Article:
Russell Crowe is a pro at the Hollywood weight gain/loss game. Most recently, he packed on 63 pounds to play a CIA boss in Ridley Scott's "Body of Lies." He allegedly owes the impressive transformation to his love of Sprinkles cupcakes and a willingness to eat cheeseburgers for breakfast. Crowe's most famous yo-yo diet centered on the 35 pounds he packed on to play Jeffrey Wigand, the tobacco company whistle-blower in "The Insider," poundage he shed immediately afterward to play the ultra-toned Roman General Maximus Decimus Meridius in "Gladiator."

Robert De Niro, "Raging Bull"

WEIGHT GAIN: 60 pounds

One of the first, if not most notable, instances of weight gain for a role, was Robert De Niro in "Raging Bull." The first half of the film was shot with De Niro at his physical best, as the toned and lean boxing champ Jake La Motta. When the early scenes were complete, De Niro put his Method acting to the test. Production stopped for several months while Bobby ate pasta ... lots of it. He gained 60 pounds and then resumed filming as the washed-up, overweight, stand-up comic ex-boxer. The Academy came calling.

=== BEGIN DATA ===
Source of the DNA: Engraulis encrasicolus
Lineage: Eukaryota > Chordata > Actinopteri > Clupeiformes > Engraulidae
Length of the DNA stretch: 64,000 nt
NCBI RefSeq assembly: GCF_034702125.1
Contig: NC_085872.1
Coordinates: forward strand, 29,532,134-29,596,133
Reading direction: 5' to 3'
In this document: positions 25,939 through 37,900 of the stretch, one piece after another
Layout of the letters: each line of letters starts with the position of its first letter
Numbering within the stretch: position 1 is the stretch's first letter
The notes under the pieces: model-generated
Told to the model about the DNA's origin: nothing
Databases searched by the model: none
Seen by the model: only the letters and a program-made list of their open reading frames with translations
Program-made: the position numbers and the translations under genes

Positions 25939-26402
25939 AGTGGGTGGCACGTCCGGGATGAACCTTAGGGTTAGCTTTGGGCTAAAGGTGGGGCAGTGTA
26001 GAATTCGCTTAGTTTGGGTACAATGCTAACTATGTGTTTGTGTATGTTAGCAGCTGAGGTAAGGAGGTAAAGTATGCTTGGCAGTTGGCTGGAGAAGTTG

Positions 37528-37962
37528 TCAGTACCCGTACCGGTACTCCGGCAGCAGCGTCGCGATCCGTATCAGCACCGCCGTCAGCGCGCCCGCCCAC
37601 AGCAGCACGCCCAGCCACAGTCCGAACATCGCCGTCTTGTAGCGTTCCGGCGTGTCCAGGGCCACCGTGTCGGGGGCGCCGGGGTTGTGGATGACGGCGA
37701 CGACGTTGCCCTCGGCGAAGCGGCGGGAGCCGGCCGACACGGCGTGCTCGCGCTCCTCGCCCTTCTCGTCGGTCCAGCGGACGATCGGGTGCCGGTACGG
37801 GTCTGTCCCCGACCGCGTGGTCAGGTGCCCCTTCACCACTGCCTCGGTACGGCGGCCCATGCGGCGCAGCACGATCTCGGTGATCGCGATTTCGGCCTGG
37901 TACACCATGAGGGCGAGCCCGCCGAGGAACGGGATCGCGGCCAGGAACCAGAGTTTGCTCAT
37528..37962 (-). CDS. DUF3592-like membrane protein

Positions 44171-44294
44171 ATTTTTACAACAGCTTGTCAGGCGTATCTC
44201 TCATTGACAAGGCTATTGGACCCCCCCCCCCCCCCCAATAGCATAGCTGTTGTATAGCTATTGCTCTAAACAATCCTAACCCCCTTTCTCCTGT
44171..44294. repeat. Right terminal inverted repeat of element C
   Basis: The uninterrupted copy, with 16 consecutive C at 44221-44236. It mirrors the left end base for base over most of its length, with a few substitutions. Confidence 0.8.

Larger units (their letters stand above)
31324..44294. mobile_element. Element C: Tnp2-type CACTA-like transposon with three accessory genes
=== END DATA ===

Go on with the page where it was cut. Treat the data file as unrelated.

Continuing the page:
George Clooney, "Syriana"

WEIGHT GAIN: 30 pounds

George Clooney went the distance for the 2005 film "Syriana" by packing on an extra 30 pounds to play former CIA agent Robert Baer. The handsome leading man found himself depressed during filming because the extra weight caused a tear in his spinal tissue and a spinal fluid leak. The pain from that injury restricted his typically active, basketball-playing, motorcycle-riding lifestyle. Fitness freak Clooney couldn't wait to lose the excess load. But all the suffering was not in vain. George took home his first and (so far) only Oscar for the film, and got back to his fighting weight for production of "Ocean's 13."